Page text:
It was just a month ago, almost to the day, when the Twitterverse exploded with news that the lights went out during the Super Bowl game. 231,500 Tweets per Minute (TPM) to be exact. Okay, I admit the Beyoncé half-time show generated over 5 million Tweets, but Super Bowl XLVII will be remembered for its period of darkness, perhaps more so than the game itself.
Entergy New Orleans, the utility company powering the Superdome, quickly went into crises management mode. After all, they’ve had lots of communications experience powering the storm laden Gulf coast and southern states, and most notably having dealt with Hurricane Katrina which devastated New Orleans back in August, 2005.
Social media has changed crises communications forever. The old way of assembling the crises team and calling in the PR firm to craft a corporate statement for a newswire service is so yesterday. You need to act swiftly, recognizing the hyper velocity and amplification of social networks!
Let’s look at the Entergy response to the crises which exhibits five key principles in crises management that are applicable to all companies:
1) Listen and Monitor
Companies need to listen and monitor the conversations taking place on social channels, gaining insight on specific keywords and brand mentions related to them or their industries. Entergy monitored the social universe and posted power outage news updates on Facebook and Twitter soon after the lights went out:
2) Social Media Crises Management Plan
Setting up your social media platforms is easy, but having a social media crises management plan in place, including all possible scenarios and business escalations is much more challenging. Entergy was prepared as they posted updates throughout the week.
In fact, the first formal statement came from Entergy and the Superdome the following day saying a piece of equipment monitoring electrical load sensed the abnormality and opened a breaker, partially cutting power. The companies also appropriately announced that a third party would be jointly selected for an assessment as they undertake their own root cause analysis. Yes, bringing third parties in is always a good strategy.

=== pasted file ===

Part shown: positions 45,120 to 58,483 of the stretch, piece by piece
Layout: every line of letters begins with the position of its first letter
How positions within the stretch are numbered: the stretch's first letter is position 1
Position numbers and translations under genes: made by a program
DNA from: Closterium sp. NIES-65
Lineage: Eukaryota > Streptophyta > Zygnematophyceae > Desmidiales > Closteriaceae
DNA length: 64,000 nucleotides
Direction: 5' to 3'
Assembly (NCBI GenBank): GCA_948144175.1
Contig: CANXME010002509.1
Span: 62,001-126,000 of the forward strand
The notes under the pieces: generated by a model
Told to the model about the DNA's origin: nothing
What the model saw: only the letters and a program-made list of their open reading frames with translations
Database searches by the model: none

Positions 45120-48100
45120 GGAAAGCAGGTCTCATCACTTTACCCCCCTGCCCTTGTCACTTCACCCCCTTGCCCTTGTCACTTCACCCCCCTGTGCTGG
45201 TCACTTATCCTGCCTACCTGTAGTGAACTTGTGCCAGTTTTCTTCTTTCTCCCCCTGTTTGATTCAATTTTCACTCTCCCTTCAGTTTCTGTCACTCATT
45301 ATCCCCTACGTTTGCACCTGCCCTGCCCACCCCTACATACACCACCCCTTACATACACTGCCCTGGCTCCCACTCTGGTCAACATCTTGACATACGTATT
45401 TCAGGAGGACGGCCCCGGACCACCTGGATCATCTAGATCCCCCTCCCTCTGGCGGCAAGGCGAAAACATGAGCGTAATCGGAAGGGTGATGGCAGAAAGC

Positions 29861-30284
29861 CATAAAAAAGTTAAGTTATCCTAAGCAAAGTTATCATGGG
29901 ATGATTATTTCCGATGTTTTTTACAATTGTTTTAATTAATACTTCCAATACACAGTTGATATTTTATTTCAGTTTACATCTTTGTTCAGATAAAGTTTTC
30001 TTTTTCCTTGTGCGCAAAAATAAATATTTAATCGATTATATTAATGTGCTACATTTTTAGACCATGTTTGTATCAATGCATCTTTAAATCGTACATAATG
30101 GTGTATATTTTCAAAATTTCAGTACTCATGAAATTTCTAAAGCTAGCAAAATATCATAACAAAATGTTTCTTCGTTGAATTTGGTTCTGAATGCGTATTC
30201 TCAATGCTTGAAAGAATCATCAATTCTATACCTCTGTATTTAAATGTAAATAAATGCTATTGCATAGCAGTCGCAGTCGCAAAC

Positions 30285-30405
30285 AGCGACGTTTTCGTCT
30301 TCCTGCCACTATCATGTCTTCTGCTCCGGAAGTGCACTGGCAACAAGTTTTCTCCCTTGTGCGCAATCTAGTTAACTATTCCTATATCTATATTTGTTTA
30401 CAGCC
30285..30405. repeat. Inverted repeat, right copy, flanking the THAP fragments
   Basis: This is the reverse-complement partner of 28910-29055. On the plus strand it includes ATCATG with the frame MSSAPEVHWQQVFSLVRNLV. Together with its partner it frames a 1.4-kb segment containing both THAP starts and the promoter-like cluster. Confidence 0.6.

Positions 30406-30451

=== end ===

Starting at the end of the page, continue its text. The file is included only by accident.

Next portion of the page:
3) Don’t Deny the Issues
Crises management first requires good “listening” followed by a tactful approach in understanding the facts and presenting a response in a clear, straightforward manner. No corporate speak here! In fact, you’re going down a slippery slope if you find yourself having to respond repeatedly to the same audience.
Here are some additional recommendations if this were a major crises of much larger magnitude of what Entergy faced:
- A company should consider a crises toll-free hotline number and launch a special microsite providing all the needed information in one place, complete with FAQs.
- A special Facebook page or Twitter handle can be created for enhanced customer service, as well as be used to limit the social dialogue and conversations to one social network.
- It’s important to let people vent and for companies to be responsive to individuals. Take people off-line if possible for further social visibility containment and quicker problem resolution.
4) Involve the Top Brass
Whenever a major crises or disaster is taking place, the company President should be visible, acting as the principal spokesperson. It’s noteworthy that Charles Rice, President and Chief Executive Officer of Entergy New Orleans (seen on the right below next to a Superdome official in this AP photograph) made himself available to the press throughout the week following the game:
5) Provide Closure
Closure on the issue came soon after the Sunday game, on the following Friday, February 8th (five days later) when a media release was issued. Charles Rice again expressed his regret and outlined the identification and removal of a faulty electrical relay device:
“While some further analysis remains, we believe we have identified and remedied the cause of the power outage and regret the interruption that occurred during what was a showcase event for the city and state,” said Charles Rice, president and chief executive officer of Entergy New Orleans.
Although Entergy didn’t commit fully to continuing the third party assessment when addressing the media on February 8th, the utility and the manufacturer of the relay were confident their investigation pinpointed the equipment failure point. I haven’t read anything since on this issue, so closure appears to have been achieved.
A Social Media Touchdown
Entergy scored a big social media “touchdown” in their Super Bowl crises management. The playbook was obviously well planned and notably executed. I enjoyed following their communications stream over the week and seeing theory put into practice.
I welcome your comments on social media crises management.